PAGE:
Critical Summary

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"Siby Reading History", part of the Bismarck Memorial in the Tiergarten in Berlin. Image by Couleur. Used under Creative Commons CCO. Source:

Some research tasks, particularly the source investigation, require you to write a summary of your research findings. This is most commonly required when you don’t need to write a full essay after your research.


What is a 'critical summary'?

 A critical summary is a series of short paragraphs that provide an overview of the strengths and weaknesses of the sources you found. The primary task of your summary is to highlight how well your sources helped you answer your research questions.


Please be aware that you are not simply giving your opinion about whether you liked your sources or not: you need to draw upon what you said in your source analysis and evaluation section in order to justify your conclusions.


Required elements:


Structuring your critical summary


There are a number of different ways that you can structure your critical summary. Depending upon what you can say about the usefulness and reliability of your sources and how you intend to answer your research questions, you can follow any of the following approaches.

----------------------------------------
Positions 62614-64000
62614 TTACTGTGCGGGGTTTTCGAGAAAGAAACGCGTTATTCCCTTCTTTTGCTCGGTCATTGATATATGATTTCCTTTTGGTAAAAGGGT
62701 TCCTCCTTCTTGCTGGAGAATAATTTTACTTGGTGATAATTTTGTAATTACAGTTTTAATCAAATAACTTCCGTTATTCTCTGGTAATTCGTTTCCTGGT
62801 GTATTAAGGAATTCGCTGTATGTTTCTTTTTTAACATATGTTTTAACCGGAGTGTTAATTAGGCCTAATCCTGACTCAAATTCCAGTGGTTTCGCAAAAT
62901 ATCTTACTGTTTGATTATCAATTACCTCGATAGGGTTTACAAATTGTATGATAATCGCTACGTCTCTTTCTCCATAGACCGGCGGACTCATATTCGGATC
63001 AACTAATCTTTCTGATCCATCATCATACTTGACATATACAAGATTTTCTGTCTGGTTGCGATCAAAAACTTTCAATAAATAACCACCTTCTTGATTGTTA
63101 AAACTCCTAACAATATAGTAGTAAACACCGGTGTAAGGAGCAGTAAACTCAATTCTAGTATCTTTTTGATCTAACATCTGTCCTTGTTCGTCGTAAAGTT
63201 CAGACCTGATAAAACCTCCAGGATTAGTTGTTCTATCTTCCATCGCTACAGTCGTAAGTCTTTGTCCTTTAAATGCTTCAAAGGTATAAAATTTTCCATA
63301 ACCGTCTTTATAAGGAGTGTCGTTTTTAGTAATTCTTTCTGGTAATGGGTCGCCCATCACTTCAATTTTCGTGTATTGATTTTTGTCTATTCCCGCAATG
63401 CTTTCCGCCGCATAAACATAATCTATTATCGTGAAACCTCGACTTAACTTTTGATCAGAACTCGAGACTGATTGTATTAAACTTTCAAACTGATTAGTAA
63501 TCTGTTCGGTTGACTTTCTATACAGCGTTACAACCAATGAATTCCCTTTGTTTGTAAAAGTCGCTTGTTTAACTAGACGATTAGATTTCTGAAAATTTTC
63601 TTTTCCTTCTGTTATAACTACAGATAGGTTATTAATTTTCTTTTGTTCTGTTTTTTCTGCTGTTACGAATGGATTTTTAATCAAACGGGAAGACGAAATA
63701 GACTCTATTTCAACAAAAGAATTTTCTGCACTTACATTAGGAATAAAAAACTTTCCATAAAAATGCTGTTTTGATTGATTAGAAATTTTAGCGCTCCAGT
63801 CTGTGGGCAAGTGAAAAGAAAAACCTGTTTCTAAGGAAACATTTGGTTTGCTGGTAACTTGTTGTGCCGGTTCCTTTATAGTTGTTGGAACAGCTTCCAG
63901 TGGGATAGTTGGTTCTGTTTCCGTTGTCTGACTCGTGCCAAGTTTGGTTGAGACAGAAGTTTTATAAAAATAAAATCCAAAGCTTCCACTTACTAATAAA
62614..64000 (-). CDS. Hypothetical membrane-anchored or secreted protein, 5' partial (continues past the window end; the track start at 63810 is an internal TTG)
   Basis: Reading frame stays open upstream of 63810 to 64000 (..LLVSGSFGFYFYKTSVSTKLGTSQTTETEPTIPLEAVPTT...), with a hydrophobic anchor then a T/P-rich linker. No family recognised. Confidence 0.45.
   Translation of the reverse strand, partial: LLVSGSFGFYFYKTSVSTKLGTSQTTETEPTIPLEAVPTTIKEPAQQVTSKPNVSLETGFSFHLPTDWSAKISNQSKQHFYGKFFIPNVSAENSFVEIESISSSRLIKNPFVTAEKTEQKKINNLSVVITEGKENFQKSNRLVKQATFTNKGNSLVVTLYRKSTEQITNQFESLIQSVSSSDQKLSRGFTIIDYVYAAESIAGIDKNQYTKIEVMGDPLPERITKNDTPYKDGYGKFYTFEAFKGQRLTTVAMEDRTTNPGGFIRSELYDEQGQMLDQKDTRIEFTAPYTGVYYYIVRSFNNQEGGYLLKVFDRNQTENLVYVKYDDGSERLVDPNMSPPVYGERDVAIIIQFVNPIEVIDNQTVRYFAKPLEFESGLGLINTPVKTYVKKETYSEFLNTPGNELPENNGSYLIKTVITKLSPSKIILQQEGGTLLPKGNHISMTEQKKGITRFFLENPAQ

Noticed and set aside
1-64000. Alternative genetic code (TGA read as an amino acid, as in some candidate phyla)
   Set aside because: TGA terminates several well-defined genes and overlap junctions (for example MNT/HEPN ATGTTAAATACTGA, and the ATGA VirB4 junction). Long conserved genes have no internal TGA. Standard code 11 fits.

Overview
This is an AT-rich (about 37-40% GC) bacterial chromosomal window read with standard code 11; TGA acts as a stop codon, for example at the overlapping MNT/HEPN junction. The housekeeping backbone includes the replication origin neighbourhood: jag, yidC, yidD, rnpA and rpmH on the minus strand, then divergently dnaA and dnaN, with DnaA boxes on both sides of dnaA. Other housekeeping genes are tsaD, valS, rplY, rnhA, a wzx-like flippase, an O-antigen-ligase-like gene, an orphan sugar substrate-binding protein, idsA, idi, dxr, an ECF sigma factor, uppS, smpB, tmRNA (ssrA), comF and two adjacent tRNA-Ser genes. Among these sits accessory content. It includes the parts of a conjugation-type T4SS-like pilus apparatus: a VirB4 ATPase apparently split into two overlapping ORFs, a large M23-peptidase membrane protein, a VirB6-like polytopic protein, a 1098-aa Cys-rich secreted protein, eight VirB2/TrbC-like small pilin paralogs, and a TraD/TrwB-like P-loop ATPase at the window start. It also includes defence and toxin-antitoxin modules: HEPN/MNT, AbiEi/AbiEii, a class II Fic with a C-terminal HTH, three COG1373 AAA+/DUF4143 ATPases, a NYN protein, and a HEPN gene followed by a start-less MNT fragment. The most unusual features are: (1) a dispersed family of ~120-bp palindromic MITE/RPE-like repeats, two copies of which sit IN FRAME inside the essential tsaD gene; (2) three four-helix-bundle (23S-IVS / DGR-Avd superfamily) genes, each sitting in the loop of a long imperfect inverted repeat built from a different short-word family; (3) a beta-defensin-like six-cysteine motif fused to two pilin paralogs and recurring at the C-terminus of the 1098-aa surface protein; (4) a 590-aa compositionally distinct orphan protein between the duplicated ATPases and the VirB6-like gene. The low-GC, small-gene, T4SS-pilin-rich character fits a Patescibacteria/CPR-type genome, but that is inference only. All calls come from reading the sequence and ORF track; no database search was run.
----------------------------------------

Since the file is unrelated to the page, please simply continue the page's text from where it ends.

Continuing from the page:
Regardless of which approach you choose, ensure that you still fulfil the ‘required elements’ listed above.


Approach 1: Compare primary and secondary sources

Paragraph 1: What information did your primary sources provide?

Paragraph 2: What information did your secondary sources provide?

Paragraph 3: Based upon your research, how would you answer your Key Inquiry Question?


Approach 2: Answer each sub-question

Paragraph 1: Based upon your research, how would you answer your first sub-question?

Paragraph 2: Based upon your research, how would you answer your second sub-question?

Paragraph 3: Based upon your research, how would you answer your third sub-question?

Paragraph 4: Based upon your research, how would you answer your Key Inquiry Question?


Approach 3: Group by evaluation skill

Paragraph 1: Which sources were the most useful sources in answering your sub-questions

Paragraph 2: Which sources were the most reliable?

Paragraph 3: Based upon your research, how would you answer your Key Inquiry Question?



Using Approach 1

The archaeological and written sources indicate that Roman propaganda stressed the importance of military victories in establishing imperial legitimacy. However, these sources were clearly created by and for members of the social elite and, as a result, only reflect the perspective of these people. Whilst the purpose of the statues and histories were to influence the loyalties of wealthy aristocrats, we have no way of knowing what effect they had on the rest of the people in the city, as their thoughts are not preserved in the extant sources. Regardless, Tacitus is crucial to answering my two sub-questions about senatorial and military understandings of imperial rule, especially when he outlines the failings of previous emperors in the eyes of the various social groups in Rome (Annals, IV.39). His comments about “staged performances” is corroborated by the scenes on the Arch of Titus. As both of these sources are contemporaneous with the imperial system, they are a particularly reliable source of the perspectives of the Romans themselves.